Plant growth is affected by the color spectrum of light, a process known as photomorphogenesis. The speed of light in a vacuum is defined to be 299,792,458 m/s; the fixed value of the speed of light in SI units results from the fact that the metre is now defined in terms of the speed of light. All forms of electromagnetic radiation move at this same speed in vacuum. Different physicists have attempted to measure the speed of light throughout history. Galileo attempted to measure the speed of light in the seventeenth century. An early experiment to measure the speed of light was conducted by Ole Rømer, a Danish physicist, in 1676. Using a telescope, Rømer observed one of its moons, Io. Noting discrepancies in the apparent period of Io's orbit, he calculated that light takes about 22 minutes to traverse the diameter of Earth's orbit. However, its size was not known at that time. If Rømer had known the diameter of the Earth's orbit, he would have calculated a speed of 227,000,000 m/s. Another, more accurate, measurement of the speed of light was performed in Europe by Hippolyte Fizeau in 1849.
In optics, the refractive index or index of refraction of a material is a dimensionless number that describes how fast light propagates through the material. It is defined as n = c v, where c is the speed of light in vacuum and v is the phase velocity of light in the medium. For example, the refractive index of water is 1.333, meaning that light travels 1.333 times as fast in vacuum as in water. The refractive index determines how much the path of light is bent, or refracted, when entering a material; this is described by Snell's law of refraction, n1 sinθ1 = n2 sinθ2, where θ1 and θ2 are the angles of incidence and refraction of a ray crossing the interface between two media with refractive indices n1 and n2. The refractive indices determine the amount of light, reflected when reaching the interface, as well as the critical angle for total internal reflection and Brewster's angle; the refractive index can be seen as the factor by which the speed and the wavelength of the radiation are reduced with respect to their vacuum values: the speed of light in a medium is v = c/n, the wavelength in that medium is λ = λ0/n, where λ0 is the wavelength of that light in vacuum.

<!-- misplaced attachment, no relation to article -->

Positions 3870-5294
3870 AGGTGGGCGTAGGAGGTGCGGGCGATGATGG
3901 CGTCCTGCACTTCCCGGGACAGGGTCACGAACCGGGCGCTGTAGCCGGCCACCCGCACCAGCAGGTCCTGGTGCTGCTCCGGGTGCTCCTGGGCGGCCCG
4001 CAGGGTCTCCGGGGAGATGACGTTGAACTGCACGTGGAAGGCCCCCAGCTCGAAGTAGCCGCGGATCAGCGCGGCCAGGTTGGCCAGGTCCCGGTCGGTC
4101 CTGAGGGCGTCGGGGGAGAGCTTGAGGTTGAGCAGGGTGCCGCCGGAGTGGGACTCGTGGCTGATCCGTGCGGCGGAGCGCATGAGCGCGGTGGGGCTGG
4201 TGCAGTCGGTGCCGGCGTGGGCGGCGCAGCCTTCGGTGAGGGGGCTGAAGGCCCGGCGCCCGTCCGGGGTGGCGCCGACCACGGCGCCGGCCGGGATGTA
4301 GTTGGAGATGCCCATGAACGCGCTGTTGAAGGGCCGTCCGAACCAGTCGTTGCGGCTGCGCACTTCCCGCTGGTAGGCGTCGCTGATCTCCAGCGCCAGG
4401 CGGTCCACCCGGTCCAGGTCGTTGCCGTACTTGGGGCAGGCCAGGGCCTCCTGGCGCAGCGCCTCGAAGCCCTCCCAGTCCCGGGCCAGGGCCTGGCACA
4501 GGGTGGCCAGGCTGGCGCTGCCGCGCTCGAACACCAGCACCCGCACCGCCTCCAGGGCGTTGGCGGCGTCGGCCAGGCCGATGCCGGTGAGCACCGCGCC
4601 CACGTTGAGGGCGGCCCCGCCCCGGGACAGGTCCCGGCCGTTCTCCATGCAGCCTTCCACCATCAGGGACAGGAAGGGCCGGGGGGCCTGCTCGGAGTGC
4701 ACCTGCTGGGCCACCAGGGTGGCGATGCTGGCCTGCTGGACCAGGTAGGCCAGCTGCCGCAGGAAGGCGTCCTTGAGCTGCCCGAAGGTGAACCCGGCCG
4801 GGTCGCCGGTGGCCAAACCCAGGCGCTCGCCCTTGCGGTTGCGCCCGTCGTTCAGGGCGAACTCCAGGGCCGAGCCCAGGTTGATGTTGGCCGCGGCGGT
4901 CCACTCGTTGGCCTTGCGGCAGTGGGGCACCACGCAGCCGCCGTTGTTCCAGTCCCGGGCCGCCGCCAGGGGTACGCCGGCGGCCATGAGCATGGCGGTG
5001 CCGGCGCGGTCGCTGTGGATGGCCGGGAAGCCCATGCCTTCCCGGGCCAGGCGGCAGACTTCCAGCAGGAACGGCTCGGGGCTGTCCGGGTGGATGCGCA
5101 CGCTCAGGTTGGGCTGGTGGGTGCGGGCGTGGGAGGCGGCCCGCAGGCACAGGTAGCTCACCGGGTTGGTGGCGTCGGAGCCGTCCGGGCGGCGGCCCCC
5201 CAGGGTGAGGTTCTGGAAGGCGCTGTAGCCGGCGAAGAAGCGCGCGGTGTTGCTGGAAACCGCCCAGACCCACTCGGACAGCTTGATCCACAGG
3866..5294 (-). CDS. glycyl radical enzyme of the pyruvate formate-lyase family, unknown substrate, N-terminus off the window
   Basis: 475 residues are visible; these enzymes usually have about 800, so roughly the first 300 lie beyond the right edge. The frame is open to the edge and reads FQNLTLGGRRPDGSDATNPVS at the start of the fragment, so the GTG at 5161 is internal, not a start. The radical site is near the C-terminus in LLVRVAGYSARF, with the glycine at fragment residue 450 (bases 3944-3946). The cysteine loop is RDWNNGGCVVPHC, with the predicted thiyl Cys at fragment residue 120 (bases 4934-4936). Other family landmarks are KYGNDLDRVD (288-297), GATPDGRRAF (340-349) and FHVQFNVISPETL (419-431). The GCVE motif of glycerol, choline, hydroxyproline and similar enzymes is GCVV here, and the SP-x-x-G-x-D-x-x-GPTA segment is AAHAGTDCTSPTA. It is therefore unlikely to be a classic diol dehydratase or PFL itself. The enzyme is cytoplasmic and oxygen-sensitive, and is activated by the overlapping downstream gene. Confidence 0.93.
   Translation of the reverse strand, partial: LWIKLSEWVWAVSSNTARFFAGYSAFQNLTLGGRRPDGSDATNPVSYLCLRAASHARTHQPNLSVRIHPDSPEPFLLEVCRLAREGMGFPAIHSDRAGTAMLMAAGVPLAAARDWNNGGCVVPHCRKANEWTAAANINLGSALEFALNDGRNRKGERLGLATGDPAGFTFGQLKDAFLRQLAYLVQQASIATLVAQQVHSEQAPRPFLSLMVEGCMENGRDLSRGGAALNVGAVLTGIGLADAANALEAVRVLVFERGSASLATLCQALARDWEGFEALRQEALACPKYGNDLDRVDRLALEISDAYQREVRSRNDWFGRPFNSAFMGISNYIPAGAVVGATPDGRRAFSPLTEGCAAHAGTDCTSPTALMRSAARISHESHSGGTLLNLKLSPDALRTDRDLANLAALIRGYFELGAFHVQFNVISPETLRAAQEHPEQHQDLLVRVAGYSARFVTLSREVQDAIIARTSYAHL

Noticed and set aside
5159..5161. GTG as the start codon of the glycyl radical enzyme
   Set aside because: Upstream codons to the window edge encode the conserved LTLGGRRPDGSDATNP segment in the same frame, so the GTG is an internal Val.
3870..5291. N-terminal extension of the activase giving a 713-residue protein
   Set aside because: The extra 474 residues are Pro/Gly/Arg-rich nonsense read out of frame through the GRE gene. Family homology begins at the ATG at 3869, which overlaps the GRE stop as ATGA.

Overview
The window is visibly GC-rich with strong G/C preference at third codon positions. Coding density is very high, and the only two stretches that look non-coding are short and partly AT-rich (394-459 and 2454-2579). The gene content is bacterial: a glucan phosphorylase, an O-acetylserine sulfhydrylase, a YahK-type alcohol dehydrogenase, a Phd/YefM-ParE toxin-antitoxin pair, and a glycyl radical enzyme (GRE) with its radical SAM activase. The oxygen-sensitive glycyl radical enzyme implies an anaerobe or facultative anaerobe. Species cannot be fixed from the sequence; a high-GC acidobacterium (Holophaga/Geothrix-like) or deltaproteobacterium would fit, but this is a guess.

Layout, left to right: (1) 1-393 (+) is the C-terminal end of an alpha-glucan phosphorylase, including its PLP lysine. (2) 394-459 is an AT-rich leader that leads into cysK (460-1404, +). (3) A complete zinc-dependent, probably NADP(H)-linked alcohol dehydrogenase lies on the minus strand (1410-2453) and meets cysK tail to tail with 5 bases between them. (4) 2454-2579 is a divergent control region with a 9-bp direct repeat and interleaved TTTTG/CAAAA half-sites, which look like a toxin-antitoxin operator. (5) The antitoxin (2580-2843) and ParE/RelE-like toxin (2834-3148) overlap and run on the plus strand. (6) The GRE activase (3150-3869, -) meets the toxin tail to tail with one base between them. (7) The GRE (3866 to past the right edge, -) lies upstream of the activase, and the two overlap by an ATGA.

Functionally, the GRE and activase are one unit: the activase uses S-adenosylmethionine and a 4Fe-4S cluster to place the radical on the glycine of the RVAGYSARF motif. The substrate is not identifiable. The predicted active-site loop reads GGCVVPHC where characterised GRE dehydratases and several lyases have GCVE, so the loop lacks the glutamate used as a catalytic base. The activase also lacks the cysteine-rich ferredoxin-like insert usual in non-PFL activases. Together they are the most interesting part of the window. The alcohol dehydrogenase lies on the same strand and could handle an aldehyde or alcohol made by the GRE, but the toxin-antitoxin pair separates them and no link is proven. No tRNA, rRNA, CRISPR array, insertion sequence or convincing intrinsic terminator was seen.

This implies that vacuum has a refractive index of 1, that the frequency of the wave is not affected by the refractive index. As a result, the energy of the photon, therefore the perceived color of the refracted light to a human eye which depends on photon energy, is not affected by the refraction or the refractive index of the medium. While the refractive index affects wavelength, it depends on photon frequency and energy so the resulting difference in the bending angle causes white light to split into its constituent colors; this is called dispersion. It can be observed in prisms and rainbows, chromatic aberration in lenses. Light propagation in absorbing materials can be described using a complex-valued refractive index; the imaginary part handles the attenuation, while the real part accounts for refraction. The concept of refractive index applies within the full electromagnetic spectrum, from X-rays to radio waves, it can be applied to wave phenomena such as sound. In this case the speed of sound is used instead of that of light, a reference medium other than vacuum must be chosen.